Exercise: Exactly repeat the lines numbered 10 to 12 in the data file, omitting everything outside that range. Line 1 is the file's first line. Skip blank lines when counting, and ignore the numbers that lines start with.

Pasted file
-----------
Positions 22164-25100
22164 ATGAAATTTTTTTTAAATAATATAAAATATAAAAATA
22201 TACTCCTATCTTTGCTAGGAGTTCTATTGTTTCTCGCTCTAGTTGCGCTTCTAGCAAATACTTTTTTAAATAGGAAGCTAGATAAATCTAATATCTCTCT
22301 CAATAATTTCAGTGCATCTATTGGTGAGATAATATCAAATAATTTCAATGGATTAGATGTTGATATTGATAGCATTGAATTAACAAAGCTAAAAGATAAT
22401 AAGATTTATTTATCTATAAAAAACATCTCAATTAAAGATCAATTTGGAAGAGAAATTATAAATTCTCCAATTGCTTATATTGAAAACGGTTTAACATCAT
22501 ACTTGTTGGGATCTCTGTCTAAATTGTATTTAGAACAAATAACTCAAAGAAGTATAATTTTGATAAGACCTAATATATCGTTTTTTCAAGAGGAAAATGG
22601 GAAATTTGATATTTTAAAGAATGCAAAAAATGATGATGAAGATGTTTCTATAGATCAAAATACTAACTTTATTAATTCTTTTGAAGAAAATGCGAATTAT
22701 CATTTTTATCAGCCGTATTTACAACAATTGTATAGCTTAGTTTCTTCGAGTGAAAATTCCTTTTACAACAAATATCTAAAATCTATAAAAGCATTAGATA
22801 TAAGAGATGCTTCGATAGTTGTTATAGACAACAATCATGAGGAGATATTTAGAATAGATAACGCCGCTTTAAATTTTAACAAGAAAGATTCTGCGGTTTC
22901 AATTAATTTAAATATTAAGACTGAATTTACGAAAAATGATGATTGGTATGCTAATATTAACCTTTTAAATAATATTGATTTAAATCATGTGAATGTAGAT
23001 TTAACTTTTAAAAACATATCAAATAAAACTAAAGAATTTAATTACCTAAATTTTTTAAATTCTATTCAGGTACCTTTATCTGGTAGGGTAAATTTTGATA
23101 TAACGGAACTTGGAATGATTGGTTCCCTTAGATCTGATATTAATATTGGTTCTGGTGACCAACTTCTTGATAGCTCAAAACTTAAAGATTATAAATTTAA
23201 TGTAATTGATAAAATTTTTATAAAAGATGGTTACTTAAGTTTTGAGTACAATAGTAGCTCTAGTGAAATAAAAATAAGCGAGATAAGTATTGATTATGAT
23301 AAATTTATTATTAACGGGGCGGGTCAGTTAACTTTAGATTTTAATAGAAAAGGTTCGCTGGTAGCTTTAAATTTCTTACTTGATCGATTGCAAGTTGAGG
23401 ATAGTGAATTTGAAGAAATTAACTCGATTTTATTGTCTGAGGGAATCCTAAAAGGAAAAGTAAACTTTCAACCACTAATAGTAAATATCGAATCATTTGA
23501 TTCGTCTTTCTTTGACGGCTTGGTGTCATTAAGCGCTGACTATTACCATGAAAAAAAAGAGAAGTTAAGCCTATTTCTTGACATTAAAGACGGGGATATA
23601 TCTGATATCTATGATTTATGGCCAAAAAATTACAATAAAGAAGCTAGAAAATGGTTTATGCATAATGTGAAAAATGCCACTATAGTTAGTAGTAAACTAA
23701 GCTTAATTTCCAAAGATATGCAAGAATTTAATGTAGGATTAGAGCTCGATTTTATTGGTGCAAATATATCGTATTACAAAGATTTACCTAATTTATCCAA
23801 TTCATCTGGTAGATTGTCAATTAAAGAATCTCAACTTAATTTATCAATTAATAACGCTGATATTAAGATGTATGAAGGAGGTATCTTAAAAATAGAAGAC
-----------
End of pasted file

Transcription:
22901 AATTAATTTAAATATTAAGACTGAATTTACGAAAAATGATGATTGGTATGCTAATATTAACCTTTTAAATAATATTGATTTAAATCATGTGAATGTAGAT
23001 TTAACTTTTAAAAACATATCAAATAAAACTAAAGAATTTAATTACCTAAATTTTTTAAATTCTATTCAGGTACCTTTATCTGGTAGGGTAAATTTTGATA
23101 TAACGGAACTTGGAATGATTGGTTCCCTTAGATCTGATATTAATATTGGTTCTGGTGACCAACTTCTTGATAGCTCAAAACTTAAAGATTATAAATTTAA